Wood and Water

Usually the McCormick’s Creek flows gently into the White River, which itself is during dry summer months reduced to a muddy mess.
After winter rain storms, the White River floods into the plains, and pushes the McCormick’s creek back, forcing the foam caused by the recent storm to spiral in waiting — for what?

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Time like the water has come to an unnatural standstill.

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The trees that will teem with life in a few months look tired beyond hope.

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But ripples in the water shake us back to life. We have paused only for a brief moment.

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The Old People

About half way between the water fall and the White River, following the creek trail in McCormic Creek State Park,
there is a sharp bend in the creek, which makes the whole area a bit darker than everything else. In the middle of the creek one can spot a strange creature standing there and obviously waiting for us.

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At a closer distance, the creature reveals itself as the trunk of a dead tree, losing not much of its previous ominosity.


Its strong roots hold on to the icy water like the grip of a dead man’s hand.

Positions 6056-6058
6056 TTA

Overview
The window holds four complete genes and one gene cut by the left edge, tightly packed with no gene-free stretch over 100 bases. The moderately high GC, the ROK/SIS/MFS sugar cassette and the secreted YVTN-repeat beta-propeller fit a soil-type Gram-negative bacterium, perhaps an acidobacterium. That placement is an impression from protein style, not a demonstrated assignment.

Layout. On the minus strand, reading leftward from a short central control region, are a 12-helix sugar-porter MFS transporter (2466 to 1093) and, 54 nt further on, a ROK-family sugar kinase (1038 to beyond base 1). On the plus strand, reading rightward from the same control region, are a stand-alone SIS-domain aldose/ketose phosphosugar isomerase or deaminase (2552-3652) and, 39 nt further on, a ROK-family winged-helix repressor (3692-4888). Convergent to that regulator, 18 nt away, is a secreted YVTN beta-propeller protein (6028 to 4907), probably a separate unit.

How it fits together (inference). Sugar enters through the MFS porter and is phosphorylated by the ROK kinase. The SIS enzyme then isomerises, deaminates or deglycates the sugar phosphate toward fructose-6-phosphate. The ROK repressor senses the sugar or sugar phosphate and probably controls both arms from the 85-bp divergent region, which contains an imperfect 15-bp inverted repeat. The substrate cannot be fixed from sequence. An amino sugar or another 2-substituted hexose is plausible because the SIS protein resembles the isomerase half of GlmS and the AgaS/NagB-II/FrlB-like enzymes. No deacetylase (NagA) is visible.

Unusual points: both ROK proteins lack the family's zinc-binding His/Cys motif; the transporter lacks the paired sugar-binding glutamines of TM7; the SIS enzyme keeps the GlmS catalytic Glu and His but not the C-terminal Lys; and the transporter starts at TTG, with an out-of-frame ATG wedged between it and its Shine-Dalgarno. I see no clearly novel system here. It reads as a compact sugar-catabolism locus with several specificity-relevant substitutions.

The stump hints at the missing presence of a once magnificent tree. It is always what is not there that makes a place sacred.


This is a landscape that would best be illuminated by Paul Celan’s Fadensonnen. Elsewhere in the park, off the marked trails, a relative is still alive, barely, waiting as well.


Nature Morte

The french Nature Morte is a peculiar contrast to the english Still Life. For today’s images, the french version is better suited.

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The dead tree, resting on a large boulder in front of McCormick Creek State Park’s canyon wall, invites to contemplate about decay and the passage of time very much like many still lifes do.

The image also follows an iconographic pattern, which consists of a platform, a presented object on the platform, and a backdrop. Traditionally, in a still life, the platform is usually a table, the objects can be fruits and flowers, and the backdrop is often a dark wall or piece of cloth. Here, the platform is the rock, the object the tree, and the backdrop the canyon wall. Several of Francis Bacon’s paintings (e.g. the Figure at a Washbasin) not only rely on the same pattern, but are compositionally reduced to it. In his case, the platforms are tables or chairs, the objects distorted people, and the backdrop is often a door or window.

I have probably taken about a dozen images of this tree over the years. It survived several winters.


However, heavy flooding has moved the tree out of the frame, making room for the next object.